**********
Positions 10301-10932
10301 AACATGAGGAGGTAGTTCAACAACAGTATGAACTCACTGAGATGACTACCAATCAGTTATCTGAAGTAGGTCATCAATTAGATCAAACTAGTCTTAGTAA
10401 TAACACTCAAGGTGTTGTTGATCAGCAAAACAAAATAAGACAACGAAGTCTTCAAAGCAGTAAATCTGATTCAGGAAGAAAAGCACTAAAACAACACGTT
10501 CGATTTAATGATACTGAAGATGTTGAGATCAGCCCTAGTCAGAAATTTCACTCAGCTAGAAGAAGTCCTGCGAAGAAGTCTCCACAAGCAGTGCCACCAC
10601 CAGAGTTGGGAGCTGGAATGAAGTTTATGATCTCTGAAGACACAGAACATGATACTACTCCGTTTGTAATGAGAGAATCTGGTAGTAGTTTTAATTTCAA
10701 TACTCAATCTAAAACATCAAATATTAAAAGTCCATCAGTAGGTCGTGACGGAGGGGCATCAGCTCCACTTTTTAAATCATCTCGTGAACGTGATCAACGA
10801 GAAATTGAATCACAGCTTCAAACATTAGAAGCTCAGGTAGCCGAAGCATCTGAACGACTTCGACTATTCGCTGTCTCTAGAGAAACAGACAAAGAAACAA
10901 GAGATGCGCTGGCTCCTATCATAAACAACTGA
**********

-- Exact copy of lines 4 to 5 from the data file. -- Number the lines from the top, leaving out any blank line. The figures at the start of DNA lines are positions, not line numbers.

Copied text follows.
10501 CGATTTAATGATACTGAAGATGTTGAGATCAGCCCTAGTCAGAAATTTCACTCAGCTAGAAGAAGTCCTGCGAAGAAGTCTCCACAAGCAGTGCCACCAC
10601 CAGAGTTGGGAGCTGGAATGAAGTTTATGATCTCTGAAGACACAGAACATGATACTACTCCGTTTGTAATGAGAGAATCTGGTAGTAGTTTTAATTTCAA